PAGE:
Want to have a better life? Don’t schedule yourself into your office half an hour after your last case is expected to end. Cut yourself some slack, in all things. Rounding twice is enough. Letting your partners see your patients on weekends off is ok; I saw theirs, ferchrissakes! Take all the time off you’re allowed. Avoid serving on any committee you can wangle your way out of. Get thrown off, if that’s your only option.

But be civil to the ER doc who calls at three am; and to the nurse who overlooks something, explain in non-angry terms how and why you think it could have been different. A “teaching moment,” I believe, is what they call it. Chill. Had I done so more often, I might not be blogging.

And here’s the happiest secret: There’s always one place they can’t get to you — the operating room. (They can call you, of course; but they can’t paper you, committee you, disallow you. Not while you’re there.) If you love it, that will never change; so if you love it, go for it. The act of doing surgery, distilled to its essence, the condition of being surgeon to a fellow human being – that will always be honorable and essentially untouchable, immutable. And wonderful.

It’s even conceivable that if “they” come up with meaningful ways to evaluate the quality of medical care, some sort of global, transferable, reproducible, over-arching and useful method that’s neutral and rational (pretty unlikely but not unimaginable), then the piles of paperwork, reams of rules, confabulations of committees might actually become superfluous, and a doctor will once again be allowed to be a doctor.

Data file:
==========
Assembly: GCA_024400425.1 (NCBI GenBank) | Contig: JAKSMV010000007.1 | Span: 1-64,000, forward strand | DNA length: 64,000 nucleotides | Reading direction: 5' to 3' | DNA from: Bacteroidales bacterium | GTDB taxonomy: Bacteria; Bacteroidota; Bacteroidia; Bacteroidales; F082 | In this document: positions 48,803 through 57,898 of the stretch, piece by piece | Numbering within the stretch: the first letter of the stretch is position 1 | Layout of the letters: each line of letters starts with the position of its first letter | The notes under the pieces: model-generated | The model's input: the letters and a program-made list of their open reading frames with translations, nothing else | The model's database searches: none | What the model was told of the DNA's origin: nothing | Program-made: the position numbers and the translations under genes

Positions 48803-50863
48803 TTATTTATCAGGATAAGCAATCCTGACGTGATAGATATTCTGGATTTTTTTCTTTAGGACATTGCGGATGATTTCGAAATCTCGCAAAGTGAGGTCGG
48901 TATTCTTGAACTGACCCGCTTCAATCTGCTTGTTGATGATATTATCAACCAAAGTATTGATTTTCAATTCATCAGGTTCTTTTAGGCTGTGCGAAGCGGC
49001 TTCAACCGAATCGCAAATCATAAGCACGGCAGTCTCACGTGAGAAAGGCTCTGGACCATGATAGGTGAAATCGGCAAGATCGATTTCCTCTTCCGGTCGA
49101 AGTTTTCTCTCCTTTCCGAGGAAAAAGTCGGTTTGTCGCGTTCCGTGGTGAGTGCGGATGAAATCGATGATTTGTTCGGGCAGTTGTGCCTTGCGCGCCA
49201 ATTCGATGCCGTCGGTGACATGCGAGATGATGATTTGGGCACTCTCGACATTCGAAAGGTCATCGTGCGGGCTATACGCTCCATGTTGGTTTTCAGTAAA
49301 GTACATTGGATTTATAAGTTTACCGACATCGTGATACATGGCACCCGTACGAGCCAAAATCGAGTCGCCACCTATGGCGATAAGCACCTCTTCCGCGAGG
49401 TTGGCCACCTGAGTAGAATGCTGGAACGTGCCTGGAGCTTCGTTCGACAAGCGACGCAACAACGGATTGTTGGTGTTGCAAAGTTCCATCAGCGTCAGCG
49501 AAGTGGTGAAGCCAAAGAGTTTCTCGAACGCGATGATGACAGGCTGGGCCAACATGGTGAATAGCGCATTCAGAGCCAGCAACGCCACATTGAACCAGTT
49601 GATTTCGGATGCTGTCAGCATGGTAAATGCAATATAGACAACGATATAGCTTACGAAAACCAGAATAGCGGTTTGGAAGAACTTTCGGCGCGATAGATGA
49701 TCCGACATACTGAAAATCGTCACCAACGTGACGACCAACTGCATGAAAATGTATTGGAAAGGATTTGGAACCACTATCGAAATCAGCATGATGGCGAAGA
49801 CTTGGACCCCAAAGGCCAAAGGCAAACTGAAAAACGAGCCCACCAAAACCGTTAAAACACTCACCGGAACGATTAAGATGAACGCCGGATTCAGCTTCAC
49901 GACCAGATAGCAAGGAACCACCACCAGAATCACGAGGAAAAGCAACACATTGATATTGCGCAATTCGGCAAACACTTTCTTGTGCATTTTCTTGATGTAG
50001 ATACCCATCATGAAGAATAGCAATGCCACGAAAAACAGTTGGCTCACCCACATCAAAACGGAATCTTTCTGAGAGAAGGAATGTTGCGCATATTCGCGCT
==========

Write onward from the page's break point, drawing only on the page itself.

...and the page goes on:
A physician. I like that word. It’s almost as good as surgeon.

Sid Schwab is a retired surgeon who blogs at Surgeonsblog and is the author of Cutting Remarks: Insights and Recollections of a Surgeon.

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  • DoubtfulGuest

    Nice post, Dr. Schwab. I’ll always remember and appreciate the surgeons who helped me. I hope things get better for you all. This blog has been quite an eye-opener for me to read about doctors’ experiences.

  • Thomas D Guastavino

    Wow, great post. For some time now it has become clear that the least stressfull part of the entire patient care continuim, especially dealing with emergency cases, has been the actual surgery.

  • Sid Schwab

    Thanks for the comments. Kevin has been generous enough to repost some stuff from my blog, Surgeonsblog. This appeared several years ago. The blog is still active in that it gets lots of visits and I respond to comments and questions; but I haven’t added new content for quite a while.

  • Lisa

    Good advice…

    I was sad when my breast surgeon retired. I was rather surprised when I got the letter announcing his retirement, but I thought back to a discussion I had with him about surgery becoming physically hard for him as he got older, so I probably shouldn’t have been.